Let $R$ be a commutative ring with identity and $a_1, a_2, \dots,a_n \in R - \{0\}$. Then to find the gcd and lcm of $a_1, a_2, \dots,a_n$ and they exist in $R$ when $R$ is a UFD.

We can express $a_1, a_2, \dots,a_n$ uniquely as finite product of irreducible elements as:

$a_1 \sim p_1^{r_1}p_2^{r_2} \dots p_n^{r_n} $, $a_2 \sim p_1^{s_1}p_2^{s_2} \dots p_n^{s_n}$ , $\dots,$ $a_n \sim p_1^{t_1}p_2^{t_2} \dots p_n^{t_n}$

Now, we define:

$\gcd (a_1, a_2, \dots,a_n ) = p_1^{c_1}p_2^{c_2} \dots p_n^{c_n}$ where $c_i = \min\{r_i,s_i,...,t_i\}$ and,

$lcm(a_1, a_2, \dots,a_n ) = p_1^{d_1}p_2^{d_2} \dots p_n^{d_n}$ where $d_i = \max\{r_i,s_i,...,t_i\}$

I can intuitively define them but how can I prove that they exist in $R$?

Please Help!

  • 2
    $\begingroup$ Well, those formulas are in $R$ by definition, since $R$ is closed under multiplication and $p_i$ are in $R$. The real question you need to prove is, why are these the GCD and LCM. $\endgroup$ – Thomas Andrews Mar 28 '15 at 17:39
  • 2
    $\begingroup$ Incidentally, you might want to stick first with $n=2$ and then prove for general $n$ inductively, showing $\gcd(a_1,\dots a_n)=\gcd(\gcd(a_1,\cdots,a_{n-1}),a_n)$ and likewise for LCM. $\endgroup$ – Thomas Andrews Mar 28 '15 at 17:41
  • $\begingroup$ can you please help in showing that $\endgroup$ – User8976 Mar 28 '15 at 18:15

By existence and uniqueness of prime factorizations, divisibility reduces to divisibility in each prime component, i.e. $\ p^{\large a} q^{\large a'}\!\cdots\mid p^{\large b} q^{\large b'}\!\cdots\!\iff p^{\large a}\mid p^{\large b},\,\ q^{\large a'}\!\mid q^{\large b'},\,\ldots\ $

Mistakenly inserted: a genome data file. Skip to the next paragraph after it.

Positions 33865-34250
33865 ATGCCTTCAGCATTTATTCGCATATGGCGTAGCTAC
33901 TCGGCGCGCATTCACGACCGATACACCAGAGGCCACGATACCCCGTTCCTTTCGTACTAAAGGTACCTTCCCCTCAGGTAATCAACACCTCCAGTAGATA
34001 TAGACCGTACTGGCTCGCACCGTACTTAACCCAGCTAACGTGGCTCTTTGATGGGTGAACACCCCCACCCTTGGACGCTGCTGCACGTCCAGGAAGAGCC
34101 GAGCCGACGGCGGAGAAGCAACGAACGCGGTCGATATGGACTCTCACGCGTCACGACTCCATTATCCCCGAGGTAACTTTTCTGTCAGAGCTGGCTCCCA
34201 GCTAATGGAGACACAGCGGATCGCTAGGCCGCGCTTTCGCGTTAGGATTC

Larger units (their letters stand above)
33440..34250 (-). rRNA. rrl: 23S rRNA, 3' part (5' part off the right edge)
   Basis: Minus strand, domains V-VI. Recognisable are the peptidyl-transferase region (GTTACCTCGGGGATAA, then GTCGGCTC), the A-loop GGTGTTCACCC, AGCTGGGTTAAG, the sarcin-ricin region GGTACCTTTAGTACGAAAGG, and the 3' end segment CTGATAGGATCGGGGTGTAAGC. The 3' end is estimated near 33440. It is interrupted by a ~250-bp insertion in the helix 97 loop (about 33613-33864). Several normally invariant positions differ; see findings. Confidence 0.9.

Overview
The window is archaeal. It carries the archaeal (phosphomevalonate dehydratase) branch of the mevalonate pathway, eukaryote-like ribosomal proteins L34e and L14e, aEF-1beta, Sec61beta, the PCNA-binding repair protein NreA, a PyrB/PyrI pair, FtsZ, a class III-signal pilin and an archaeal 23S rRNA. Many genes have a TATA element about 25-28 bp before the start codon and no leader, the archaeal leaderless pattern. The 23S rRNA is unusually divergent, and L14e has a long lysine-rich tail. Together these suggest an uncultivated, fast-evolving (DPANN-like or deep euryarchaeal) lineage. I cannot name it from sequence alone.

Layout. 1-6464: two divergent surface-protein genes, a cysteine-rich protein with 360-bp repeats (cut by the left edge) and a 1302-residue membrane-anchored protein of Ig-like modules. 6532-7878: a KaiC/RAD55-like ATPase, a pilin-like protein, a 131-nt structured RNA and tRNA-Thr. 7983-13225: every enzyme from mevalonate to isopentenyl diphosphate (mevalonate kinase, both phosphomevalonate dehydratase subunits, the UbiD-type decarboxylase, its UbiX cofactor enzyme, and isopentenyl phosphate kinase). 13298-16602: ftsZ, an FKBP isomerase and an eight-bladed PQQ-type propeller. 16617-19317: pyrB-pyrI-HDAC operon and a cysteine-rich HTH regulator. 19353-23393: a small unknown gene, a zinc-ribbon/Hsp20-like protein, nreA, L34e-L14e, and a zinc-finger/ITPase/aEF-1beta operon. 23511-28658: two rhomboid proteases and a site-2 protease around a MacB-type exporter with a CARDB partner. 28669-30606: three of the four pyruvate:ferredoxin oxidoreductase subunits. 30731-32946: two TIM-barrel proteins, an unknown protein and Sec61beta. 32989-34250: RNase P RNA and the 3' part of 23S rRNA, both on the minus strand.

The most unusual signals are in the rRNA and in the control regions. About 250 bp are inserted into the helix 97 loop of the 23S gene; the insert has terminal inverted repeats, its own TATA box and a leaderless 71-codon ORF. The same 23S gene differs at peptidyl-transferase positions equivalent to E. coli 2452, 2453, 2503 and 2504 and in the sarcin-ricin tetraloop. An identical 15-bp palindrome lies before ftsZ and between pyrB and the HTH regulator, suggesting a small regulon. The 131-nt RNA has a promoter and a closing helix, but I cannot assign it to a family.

So $\,\ a\mid b,c\iff p^{\large a}\mid p^{\large b},p^{\large c},\ \ q^{\large a'}\mid q^{\large b'},q^{\large c'},\ldots\ $ each which obey

$$\quad\ \ \ \ \ \ p^{\large a}\mid p^{\large b},p^{\large c}\! \iff a\le b,c \iff a\le \min\{b,c\} \iff p^{\large a}\mid p^{\large \min\{b,c\}}$$

$\!\begin{align}{\rm So}\ \ a\mid b,c&\iff p^{\large a}\mid p^{\large \min\{b,c\}},\ q^{\large a'}\mid q^{\large \min\{b',c'\}}\ldots\\[.5em] &\iff a\mid \color{#c00}{p^{\large \min\{b,c\}} q^{\large \min\{b',c'\}}}\ldots \end{align}$

Remark $\ $ Above we employ the universal characterization of the gcd and lcm, i.e.

$$\begin{align} a\mid b,c\iff a\mid \color{#c00}{\gcd(b,c)}\\ b,c\mid a\iff {\rm lcm}(b,c)\mid a\end{align}\qquad\qquad$$

The $ $ lcm $ $ case is just the dual $\, \ b,c\mid a\iff \cdots,\ $ by reversing divisiblities in the gcd proof.


Your Answer

By clicking “Post Your Answer”, you agree to our terms of service, privacy policy and cookie policy

Not the answer you're looking for? Browse other questions tagged or ask your own question.